Website - https://www.artstartart.com/

    Instagram - @ArtStartArt

  • Supporting Individual Artists Coffee Chat: Marketing Support for Artists

    Contains 1 Component(s) Recorded On: 06/26/2019

    What skills do artists need to thrive in a crowded marketplace? Join us on 6/26 for a Coffee Chat with Ceylon Mitchell, marketing guru from @m3musician, as we discuss strategies to start, manage, and grow a business for individual artists.

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    Supporting Individual Artists Coffee Chat 

     Marketing Support for Artists

    Americans for the Arts is excited to bring you a monthly series of informal discussions about supporting individual artists. As part of Americans for the Arts ongoing program, Arts Administrators Essentials: Supporting Individual Artists, these monthly "Coffee Chats" are your opportunity to hear from individuals and organizations in the arts and culture field that support individual artists as part of their everyday work. Each month, we will bring you a new topic to support your work with artists. Our topic for June 2019 will be about marketing support for artists.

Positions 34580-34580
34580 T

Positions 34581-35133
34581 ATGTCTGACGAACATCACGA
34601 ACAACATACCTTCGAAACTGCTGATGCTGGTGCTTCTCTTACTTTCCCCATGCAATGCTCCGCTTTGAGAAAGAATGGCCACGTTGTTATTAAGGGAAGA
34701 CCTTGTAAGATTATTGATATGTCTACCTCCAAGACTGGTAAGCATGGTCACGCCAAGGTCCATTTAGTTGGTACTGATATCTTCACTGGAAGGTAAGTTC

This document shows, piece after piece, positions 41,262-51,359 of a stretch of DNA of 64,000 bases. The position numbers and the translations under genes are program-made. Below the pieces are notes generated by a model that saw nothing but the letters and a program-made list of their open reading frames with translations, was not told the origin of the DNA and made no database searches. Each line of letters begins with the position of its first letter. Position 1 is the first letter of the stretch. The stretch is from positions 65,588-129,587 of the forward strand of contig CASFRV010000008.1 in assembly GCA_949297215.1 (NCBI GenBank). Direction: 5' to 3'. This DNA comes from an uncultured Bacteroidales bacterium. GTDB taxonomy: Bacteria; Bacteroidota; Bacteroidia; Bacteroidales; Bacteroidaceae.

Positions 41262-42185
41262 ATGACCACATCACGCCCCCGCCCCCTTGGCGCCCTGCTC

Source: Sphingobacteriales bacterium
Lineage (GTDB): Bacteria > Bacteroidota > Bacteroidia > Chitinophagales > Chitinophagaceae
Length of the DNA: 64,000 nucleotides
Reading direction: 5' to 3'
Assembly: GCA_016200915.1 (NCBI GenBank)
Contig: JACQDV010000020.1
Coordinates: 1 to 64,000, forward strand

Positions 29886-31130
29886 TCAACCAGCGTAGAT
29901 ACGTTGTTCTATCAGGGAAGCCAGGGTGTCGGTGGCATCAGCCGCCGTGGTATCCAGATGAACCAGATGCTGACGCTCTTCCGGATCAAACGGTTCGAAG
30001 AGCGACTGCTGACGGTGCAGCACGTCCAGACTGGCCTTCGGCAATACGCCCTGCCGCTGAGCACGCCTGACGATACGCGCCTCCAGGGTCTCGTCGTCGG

What marketing skills do artists need to thrive?

    Join Ceylon Mitchell, Musician and Owner/Director of M3 Music Media Marketing, LLC, as he discusses strategies to start, manage, and grow a business for an individual artist. Learn tips about how you can support musicians and other artists in their journey of growing their recognition and business.

    This project is supported in part by the Emily Hall Tremaine Foundation and the National Endowment for the Arts.